HRC Futures Rally Hard on UAW Auto Strike

Written by David Feldstein

On Sept. 15, the United Auto Workers (UAW) went on strike at three plants, one of each of the Big 3. On Sept. 22, the UAW expanded its strike to 38 more GM and Stellantis plants. Since Sept. 15, the HRC futures curve has rallied $60-75 in the November – February futures months. The reason why there has been this breakneck rally is because, uh, well, um. I have no idea. I am as shocked by it as perhaps you are, frankly.

CME Hot-Rolled Coil Futures Curve $/st

My last contributing article was on Aug. 10. That was before the SMU Steel Summit, where so much time was spent discussing the potential auto strike. In that article, I discussed the surprising rally in the August futures, screaming up from $800 around Memorial Day to as high as $995 in mid-July before eventually plummeting back to around where it started at $805. It appears that some market participant or participants lost a lot of money trading this future, while those that took the other side of those trades were rewarded handsomely.

August CME HRC Future $/st

“Stay open-minded” about pricing is something I like to say in these articles. Stay open-minded about this auto strike and about pricing. Thinking back to the Steel Summit, to the discussions, forecasts, and opinions about the strike. Would the UAW strike? If so, how? Would it be at one company or all three? I think the reality has surprised everyone, and that should remind us of how unpredictable not only this market is, but also has been for years. Remember Q1? Remember Russia’s escalation into Ukraine? Remember $1,900 hot rolled? Remember COVID? Remember Cliffs buying ArcelorMittal? The list goes on and on. This isn’t crazy, this is hot rolled.

Despite all of this uncertainty, open interest, or the number of outstanding futures contracts, or tons in this case, across a product’s curve, remains near multi-year lows. Open interest fell to 367,000 tons Wednesday night following the expiration of the September future. Open interest climbed to an all-time high of 903,000 tons in January 2022. To me, current open interest tells us there is a relatively large number of unhedged physical tons at service centers.

Rolling 2nd Month CME HRC Future $/st & Open Interest (red) (22-day M.A. ylw)

I find this baffling because of the price risk tied to the auto strike, but even more so because of the massive carry in the futures curve relative to physical spot. This chart compares this week’s $666 CRU print with the futures curve. The December future is $158 above this week’s CRU. January is $180, February $190, and March $195 above this week’s CRU. I don’t know what kind of profit margin your service center or trading company expects to earn, but a 27% margin seems a bit rich, making these futures extremely attractive as a hedge. Thus why the rally seen in response to the auto strike is even more surprising.  

CME Hot Rolled Coil Futures Curve $/st

Since the UAW started taking action on Sept. 15, volume has picked up dramatically, as shown below.

October CME HRC Future $/st w Aggregate Curve Volume & 5-Day Avg. (yel)

There was a flurry of buying that came into the market last week that was mostly focused on the November and December months. The relentless buyer or buyers attracted those looking to “roll” forward their short October positions. That means they would buy in their October short positions and simultaneously sell the November or December futures one for one. This is called a calendar spread. For a calendar spread to transact, both sides of the trade have to be executed simultaneously.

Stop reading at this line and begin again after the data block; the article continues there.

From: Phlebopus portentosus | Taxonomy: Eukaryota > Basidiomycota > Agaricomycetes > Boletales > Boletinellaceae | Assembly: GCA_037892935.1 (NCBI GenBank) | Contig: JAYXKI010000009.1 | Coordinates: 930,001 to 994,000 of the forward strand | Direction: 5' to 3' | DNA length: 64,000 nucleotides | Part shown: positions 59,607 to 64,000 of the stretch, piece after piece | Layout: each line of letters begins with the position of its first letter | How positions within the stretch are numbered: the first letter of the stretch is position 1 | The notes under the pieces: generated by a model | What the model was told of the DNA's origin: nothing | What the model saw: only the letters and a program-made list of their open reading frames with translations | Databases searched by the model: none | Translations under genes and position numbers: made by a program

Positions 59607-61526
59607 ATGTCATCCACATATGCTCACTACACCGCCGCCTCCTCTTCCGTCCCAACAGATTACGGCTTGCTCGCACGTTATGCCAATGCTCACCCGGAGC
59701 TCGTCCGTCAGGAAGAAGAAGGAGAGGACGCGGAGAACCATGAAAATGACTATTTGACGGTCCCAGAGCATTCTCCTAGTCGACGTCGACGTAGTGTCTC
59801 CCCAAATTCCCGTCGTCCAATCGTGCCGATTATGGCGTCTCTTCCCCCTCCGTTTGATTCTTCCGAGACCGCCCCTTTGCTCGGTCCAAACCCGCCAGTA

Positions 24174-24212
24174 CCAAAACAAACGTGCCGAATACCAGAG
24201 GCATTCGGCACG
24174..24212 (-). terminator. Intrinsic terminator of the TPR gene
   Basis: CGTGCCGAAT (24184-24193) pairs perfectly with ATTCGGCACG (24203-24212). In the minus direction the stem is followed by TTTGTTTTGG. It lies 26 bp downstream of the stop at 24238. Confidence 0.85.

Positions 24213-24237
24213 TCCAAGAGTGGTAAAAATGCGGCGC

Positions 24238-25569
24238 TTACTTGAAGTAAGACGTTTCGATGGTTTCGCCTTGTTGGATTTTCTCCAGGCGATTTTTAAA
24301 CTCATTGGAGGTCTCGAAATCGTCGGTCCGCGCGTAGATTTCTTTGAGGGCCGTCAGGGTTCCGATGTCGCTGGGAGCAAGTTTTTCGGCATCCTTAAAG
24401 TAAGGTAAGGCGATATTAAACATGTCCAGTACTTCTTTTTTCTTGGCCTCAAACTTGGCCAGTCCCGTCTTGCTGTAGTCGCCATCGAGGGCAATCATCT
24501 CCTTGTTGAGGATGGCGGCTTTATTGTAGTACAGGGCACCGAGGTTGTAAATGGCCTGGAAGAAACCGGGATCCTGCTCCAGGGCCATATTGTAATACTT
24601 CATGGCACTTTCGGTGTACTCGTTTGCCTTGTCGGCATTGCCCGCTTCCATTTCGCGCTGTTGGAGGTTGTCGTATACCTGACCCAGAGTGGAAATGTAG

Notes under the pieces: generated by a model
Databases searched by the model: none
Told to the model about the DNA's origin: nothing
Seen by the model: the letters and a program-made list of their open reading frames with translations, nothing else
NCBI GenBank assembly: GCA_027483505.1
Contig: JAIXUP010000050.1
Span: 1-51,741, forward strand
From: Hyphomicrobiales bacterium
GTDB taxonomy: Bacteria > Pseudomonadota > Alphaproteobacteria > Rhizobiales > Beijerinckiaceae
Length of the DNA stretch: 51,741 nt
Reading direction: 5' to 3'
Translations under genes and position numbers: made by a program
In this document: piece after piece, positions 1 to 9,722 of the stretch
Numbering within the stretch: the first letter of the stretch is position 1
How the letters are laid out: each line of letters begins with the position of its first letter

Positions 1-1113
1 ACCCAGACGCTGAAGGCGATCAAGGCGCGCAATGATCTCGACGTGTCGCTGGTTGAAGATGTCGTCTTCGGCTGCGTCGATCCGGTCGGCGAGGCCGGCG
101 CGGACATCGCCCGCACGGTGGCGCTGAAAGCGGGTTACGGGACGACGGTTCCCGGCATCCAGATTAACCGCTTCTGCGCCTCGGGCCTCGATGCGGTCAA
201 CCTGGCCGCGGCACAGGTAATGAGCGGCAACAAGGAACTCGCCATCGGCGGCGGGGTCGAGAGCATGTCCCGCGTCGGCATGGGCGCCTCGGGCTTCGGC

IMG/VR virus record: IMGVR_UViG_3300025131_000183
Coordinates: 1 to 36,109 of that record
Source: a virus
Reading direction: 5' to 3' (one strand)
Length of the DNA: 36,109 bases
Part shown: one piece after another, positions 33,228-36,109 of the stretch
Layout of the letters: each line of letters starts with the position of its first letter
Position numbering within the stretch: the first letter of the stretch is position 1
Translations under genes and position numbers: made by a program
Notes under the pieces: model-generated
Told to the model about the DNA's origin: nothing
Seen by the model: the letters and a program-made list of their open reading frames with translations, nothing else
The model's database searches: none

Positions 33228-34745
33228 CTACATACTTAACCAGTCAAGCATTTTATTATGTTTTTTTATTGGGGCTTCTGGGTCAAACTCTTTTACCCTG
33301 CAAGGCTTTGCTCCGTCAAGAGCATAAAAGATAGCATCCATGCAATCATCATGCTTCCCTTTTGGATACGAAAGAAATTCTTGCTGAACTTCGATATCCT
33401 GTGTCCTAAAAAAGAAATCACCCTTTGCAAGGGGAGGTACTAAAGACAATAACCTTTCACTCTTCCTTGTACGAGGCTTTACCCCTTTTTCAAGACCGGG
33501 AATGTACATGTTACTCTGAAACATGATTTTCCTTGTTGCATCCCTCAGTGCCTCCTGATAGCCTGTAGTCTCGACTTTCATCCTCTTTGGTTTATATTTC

There was the relentless buyer of the November and December futures and then there were the parties interested in spreading October to November/December. All that was needed were sellers of the October future. As a result, the October future started to get bid up, first trading to $720, and then thousands of tons traded at $730 on Thursday and Friday.

If you do the math, that implies a CRU of around $800 by the last week of October. However, the spreaders didn’t care what they paid for the October future because they were spreading it forward to the tune of $50-70. This created an anomalous situation that allowed some players to step in and make an extremely favorable trade from a risk-reward standpoint. The upward pressure on the October future went away and it quickly fell back to as low as $689 on Tuesday. However, in the moment, there were some, myself included, wondering what was going on. What am I missing here?

I am comfortable admitting that I don’t know where prices will be in 60 or 90 days, let alone further out in time. Perhaps those buying the November and December futures last week will make a nice profit. Perhaps those locking in forward pricing in Q1 at $850 will prove to have made a wise decision. What surprises me is that we haven’t seen a surge of selling by service centers and importers to lock in abnormally large profits by purchasing physical HRC in the $600s and selling futures in the mid-$800s. You steel folks baffle me time and time again. What is funny to me is when physical players call hedging “just gambling.”

Keep an open mind about prices, my friends.  

David Feldstein, SMU Contributor

David Feldstein

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